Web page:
The realization that I had hit a wall usually came late at night when I looked back upon the work I either was or was not producing. Or it came as I faced a bout of unemployment and I looked at my book, and my future prospects, with despond.
I think most people, regardless of their profession, have spells where they feel like they've reached the end. A lanky pitcher might have seven or ten games in a row where he can't find home plate, or he's lost a few miles-per-hour on his heater. He gets shelled repeatedly and he ends the game in the showers, staring down at his hands wondering "where did it all go."
The trick to lasting, as I seem to have lasted--at least so far--is the same trick you need to do good work: keep coming back with something better. That is, when something dies, or gets slaughtered along the way to approval, don't give in. Keep trying to win.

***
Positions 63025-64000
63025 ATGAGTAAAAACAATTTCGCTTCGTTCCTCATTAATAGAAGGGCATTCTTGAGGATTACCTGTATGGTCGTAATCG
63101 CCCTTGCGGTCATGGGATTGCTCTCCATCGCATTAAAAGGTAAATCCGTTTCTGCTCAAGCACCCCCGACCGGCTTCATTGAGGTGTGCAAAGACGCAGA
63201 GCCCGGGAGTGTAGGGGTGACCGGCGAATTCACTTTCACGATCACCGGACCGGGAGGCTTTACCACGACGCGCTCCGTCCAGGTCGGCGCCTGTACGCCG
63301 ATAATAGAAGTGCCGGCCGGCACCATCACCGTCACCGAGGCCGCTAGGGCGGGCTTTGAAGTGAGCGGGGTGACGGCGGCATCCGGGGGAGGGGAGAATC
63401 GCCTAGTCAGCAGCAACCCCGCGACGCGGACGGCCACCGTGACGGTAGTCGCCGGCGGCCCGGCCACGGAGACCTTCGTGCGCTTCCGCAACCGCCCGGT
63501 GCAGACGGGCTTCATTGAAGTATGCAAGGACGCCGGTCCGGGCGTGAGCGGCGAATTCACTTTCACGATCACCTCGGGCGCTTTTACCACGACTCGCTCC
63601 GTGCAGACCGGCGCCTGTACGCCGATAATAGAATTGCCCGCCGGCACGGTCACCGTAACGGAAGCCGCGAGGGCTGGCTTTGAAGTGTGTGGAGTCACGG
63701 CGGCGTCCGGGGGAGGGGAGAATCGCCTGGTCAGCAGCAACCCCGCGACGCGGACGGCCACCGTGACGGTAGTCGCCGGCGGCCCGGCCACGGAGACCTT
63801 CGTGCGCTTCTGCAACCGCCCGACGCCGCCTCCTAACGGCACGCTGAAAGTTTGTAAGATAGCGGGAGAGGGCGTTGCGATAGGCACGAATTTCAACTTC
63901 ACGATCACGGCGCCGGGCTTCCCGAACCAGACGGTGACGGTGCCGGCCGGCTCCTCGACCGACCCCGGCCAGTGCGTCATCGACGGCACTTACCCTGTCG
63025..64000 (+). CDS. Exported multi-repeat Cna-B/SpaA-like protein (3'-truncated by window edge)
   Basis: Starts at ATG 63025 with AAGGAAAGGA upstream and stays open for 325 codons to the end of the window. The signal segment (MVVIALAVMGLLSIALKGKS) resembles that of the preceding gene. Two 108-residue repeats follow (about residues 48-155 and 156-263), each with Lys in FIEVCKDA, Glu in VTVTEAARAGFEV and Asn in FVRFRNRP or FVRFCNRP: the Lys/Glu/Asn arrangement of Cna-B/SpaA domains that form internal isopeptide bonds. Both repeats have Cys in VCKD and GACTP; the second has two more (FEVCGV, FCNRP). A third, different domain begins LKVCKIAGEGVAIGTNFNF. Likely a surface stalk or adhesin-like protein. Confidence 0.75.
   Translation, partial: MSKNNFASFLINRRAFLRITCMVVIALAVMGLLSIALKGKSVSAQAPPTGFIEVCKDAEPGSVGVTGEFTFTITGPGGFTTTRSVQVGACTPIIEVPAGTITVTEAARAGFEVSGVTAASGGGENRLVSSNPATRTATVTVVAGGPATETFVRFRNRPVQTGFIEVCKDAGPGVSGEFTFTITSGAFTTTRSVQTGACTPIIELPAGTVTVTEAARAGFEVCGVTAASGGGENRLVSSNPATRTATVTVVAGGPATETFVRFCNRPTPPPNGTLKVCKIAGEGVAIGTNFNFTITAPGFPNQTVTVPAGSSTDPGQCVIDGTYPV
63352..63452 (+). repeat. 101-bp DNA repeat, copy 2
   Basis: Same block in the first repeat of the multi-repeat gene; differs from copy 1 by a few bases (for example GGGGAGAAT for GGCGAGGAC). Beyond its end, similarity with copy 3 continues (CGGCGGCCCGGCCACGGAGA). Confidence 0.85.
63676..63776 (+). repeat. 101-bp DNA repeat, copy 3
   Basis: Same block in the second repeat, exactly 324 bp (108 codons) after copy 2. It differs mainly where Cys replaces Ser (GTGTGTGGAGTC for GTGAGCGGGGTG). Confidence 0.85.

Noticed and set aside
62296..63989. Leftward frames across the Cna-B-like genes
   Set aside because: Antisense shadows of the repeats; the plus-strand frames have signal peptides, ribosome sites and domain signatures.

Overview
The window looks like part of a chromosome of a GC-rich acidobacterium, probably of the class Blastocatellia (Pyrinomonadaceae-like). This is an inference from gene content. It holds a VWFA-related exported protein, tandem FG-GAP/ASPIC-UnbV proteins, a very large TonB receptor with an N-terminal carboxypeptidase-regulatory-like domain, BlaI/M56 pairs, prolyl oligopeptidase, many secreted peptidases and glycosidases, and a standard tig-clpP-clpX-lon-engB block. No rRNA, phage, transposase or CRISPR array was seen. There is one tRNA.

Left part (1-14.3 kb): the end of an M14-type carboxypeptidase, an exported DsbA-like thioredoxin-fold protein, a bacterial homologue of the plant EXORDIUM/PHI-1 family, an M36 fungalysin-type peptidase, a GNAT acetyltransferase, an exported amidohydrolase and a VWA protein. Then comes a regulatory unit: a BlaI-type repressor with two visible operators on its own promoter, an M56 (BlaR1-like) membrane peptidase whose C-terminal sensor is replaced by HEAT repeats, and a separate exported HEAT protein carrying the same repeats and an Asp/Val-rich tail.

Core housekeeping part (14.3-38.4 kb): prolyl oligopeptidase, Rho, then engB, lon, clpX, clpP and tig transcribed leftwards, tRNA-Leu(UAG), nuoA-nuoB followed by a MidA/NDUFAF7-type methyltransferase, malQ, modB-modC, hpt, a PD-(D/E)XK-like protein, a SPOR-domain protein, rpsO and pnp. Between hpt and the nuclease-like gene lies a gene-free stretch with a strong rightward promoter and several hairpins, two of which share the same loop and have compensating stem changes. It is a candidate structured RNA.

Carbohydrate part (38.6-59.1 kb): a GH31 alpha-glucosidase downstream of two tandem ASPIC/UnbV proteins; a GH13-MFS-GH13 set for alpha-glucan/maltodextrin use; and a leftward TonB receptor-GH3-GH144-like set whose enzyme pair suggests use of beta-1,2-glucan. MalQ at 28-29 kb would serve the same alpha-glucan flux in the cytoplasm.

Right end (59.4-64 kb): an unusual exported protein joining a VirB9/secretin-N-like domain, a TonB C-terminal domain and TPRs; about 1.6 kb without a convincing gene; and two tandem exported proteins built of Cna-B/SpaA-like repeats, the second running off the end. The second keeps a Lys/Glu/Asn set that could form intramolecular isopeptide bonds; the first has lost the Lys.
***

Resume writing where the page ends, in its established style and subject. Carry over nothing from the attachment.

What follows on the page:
Or, in the succinct words of Steve Hayden, "the best revenge is a better ad."
My two cents say that career setbacks--regardless of their cause--happen to nearly everyone. As above, "the best revenge is a better job."
Somehow--whether it's reworking your book, or trying to jump-start your career via freelance--you have to find a way to rejuvenate yourself. You have to make a u-turn to get out of a dead-end.
Not for a second do I think any of this is easy. And there will be moments, probably, maybe weeks or months, where fear, depression and anger may also be your enemies.
But, whatever this means, quoting Lady Macbeth, "...screw your courage to the sticking-place / And we'll not fail”.